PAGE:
Air Date: 6-26-2015|Episode 374
This week IAQ Radio welcomes back Lew Harriman of Mason-Grant Consulting in Portsmouth, NH. Lew will be presenting at Healthy Buildings 2015 on Investigating and Avoiding Moisture-related Problems in Existing Buildings….
This week IAQ Radio welcomes back Lew Harriman of Mason-Grant Consulting in Portsmouth, NH. Lew will be presenting at Healthy Buildings 2015 on Investigating and Avoiding Moisture-related Problems in Existing Buildings. He was a contributor to the new EPA Moisture Control Guidance for Building Design, Construction and Maintenance and his presentation will include information from this important industry document. Lew Harriman began his career as an architecture student at Dartmouth, but after five years as an Air Force officer, he went to work for a manufacturer of dehumidification systems, and got permanently diverted into HVAC engineering, where he has spent the last 38 years.
In 1990, Lew was the lead author and project manager for the landmark second edition of Munters’ Dehumidification Handbook. Lew is also an ASHRAE Fellow and International Distinguished Lecturer. For ASHRAE, he wrote, designed, illustrated and managed the projects to create the ASHRAE Humidity Control Design Guide, and also the ASHRAE Guide for Buildings in Hot & Humid Climates. He currently serves as Vice Chair of ASHRAE Technical Committee 1.12 (Moisture Management in Buildings), and also as Chair of the Document Revision Committee for the 2013 ASHRAE Position Document titled: Limiting Indoor Mold and Dampness in Buildings.
Most recently Lew co-authored Measured Home Performance -Guide to Best Practices for Home Energy Retrofits in California with Rick Chitwood. Measured Home Performance is all about what’s working when you measure, a topic we have featured recently on IAQ Radio. LEARN MORE this week with Lew Harriman on IAQ Radio!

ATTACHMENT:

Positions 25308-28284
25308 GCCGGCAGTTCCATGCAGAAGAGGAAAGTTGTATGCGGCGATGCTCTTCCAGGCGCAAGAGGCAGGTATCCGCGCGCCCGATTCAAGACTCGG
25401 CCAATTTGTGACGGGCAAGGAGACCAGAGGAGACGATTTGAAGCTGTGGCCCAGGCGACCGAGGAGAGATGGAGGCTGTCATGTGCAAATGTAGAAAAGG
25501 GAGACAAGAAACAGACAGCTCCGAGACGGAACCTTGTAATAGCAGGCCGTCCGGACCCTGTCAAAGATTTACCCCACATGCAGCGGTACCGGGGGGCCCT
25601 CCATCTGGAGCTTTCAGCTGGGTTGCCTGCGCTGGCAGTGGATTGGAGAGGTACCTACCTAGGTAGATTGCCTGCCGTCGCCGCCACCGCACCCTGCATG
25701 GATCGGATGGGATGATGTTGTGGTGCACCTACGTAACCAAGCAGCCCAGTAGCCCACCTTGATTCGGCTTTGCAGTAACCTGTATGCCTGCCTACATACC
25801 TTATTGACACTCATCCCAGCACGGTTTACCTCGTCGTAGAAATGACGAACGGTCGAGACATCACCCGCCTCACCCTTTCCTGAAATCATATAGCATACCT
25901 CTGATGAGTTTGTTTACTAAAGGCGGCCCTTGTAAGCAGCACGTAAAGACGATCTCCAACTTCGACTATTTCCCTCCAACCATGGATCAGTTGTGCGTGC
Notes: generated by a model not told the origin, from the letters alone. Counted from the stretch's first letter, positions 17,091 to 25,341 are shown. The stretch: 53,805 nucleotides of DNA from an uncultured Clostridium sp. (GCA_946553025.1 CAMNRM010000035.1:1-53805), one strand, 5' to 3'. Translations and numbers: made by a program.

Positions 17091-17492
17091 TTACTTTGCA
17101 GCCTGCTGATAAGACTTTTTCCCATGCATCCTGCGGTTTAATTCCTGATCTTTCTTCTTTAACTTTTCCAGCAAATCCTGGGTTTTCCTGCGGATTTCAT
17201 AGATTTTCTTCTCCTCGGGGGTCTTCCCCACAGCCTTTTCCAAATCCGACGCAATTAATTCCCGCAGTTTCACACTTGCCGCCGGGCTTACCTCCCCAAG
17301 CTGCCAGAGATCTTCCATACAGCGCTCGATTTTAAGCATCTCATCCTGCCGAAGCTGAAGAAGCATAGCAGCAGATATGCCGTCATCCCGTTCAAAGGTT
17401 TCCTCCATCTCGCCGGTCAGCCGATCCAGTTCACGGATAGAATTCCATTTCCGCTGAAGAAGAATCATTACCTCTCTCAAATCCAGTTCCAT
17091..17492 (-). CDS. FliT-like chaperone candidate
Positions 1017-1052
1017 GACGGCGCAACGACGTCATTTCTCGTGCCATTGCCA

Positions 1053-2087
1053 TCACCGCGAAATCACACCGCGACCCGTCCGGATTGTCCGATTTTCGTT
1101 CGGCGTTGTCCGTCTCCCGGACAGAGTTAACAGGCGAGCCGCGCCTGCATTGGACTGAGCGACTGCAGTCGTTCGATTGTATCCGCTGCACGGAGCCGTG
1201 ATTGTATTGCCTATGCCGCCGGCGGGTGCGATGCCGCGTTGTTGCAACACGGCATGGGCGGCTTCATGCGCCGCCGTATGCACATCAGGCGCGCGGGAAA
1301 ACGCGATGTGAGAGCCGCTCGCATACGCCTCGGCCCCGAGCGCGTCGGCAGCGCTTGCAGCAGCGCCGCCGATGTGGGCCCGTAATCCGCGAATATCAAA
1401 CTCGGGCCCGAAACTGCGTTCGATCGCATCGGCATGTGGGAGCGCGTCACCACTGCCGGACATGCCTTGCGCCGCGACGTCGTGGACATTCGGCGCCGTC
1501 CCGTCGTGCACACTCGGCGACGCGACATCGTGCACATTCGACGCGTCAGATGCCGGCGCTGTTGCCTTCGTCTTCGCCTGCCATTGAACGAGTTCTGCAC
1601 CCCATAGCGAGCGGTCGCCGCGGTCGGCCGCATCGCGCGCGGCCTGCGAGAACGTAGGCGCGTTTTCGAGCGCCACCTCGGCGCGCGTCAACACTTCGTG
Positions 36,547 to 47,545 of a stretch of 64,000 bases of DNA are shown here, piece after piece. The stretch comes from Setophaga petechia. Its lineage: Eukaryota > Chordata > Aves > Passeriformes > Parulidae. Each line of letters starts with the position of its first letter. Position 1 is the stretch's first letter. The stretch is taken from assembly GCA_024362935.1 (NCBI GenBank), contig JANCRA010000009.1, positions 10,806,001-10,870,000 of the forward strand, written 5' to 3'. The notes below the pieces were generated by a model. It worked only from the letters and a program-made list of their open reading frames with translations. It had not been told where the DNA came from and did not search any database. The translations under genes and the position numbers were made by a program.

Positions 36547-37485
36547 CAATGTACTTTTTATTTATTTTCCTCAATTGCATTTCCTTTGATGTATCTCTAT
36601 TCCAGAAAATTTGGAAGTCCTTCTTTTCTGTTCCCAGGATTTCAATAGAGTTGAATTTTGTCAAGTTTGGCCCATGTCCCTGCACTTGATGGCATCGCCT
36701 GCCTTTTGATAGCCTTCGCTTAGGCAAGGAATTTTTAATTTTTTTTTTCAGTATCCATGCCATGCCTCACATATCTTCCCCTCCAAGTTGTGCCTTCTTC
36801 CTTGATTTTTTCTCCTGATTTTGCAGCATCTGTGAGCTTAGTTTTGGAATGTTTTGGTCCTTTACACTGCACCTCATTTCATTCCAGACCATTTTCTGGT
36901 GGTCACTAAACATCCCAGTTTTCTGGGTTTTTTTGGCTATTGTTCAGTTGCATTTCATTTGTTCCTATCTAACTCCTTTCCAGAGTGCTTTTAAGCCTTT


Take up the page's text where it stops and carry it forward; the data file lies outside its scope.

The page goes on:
Moisture Go To Guy
Lew Harriman was today’s guest on IAQradio. Lew is Director of Research & Consulting at Mason-Grant in Portsmouth, New Hampshire.
Nuggets mined from today’s episode:
- The US Department of Defense stores stockpiles of valuable military equipment all over the world and has big corrosion problems. One of the most corrosive environments is Kuwait. Lew is among the team tasked with the responsibility of conducting a worldwide survey on what is being done, what is working and what isn’t?
- Seasonally occupied buildings (schools, etc.) get moldy when shut down over the summer. A cause of mold proliferation is intermittent cooling and its effect on moisture content of buildings and furnishings when the indoor air has a high dew point. When the HVAC system is not operating, these buildings fill with random amounts of humid outdoor air. Intermitted chilling of walls leads to moisture absorption and mold growth. While it’s a huge waste of energy to run cooling consistently, it makes a lot of sense to have a small dehumidification system to keep things dry whenever the main cooling is not needed for temperature control (nights, weekends and vacations). Unfortunately, few have schools have the available funding needed for the systems.
Some helpful and affordable measures include: improving system maintenance, filter changes, determining the needed ventilation intake airflow and installing dampers that also indicate air flow, so the systems won’t bring in excessive and arbitrary amounts of humid outdoor air.
- The EPA’s “Moisture Control Guidance for Building Design, Construction and Maintenance” has been one of the agency’s most popular downloads.
- Lew habla español. Lew, fluent in Spanish, is a peer reviewer on the Spanish translation of the “Moisture Control Guidance for Building Design, Construction and Maintenance” due out later this year. Many Spanish speakers in the construction trades will surely find the document useful.
- He is working with Terry Brennan on an ELearning professional development credit course for ASHRAE. As moisture and humidity is the biggest cause for architect and engineer E&O litigation, the AIA is very interested in the course.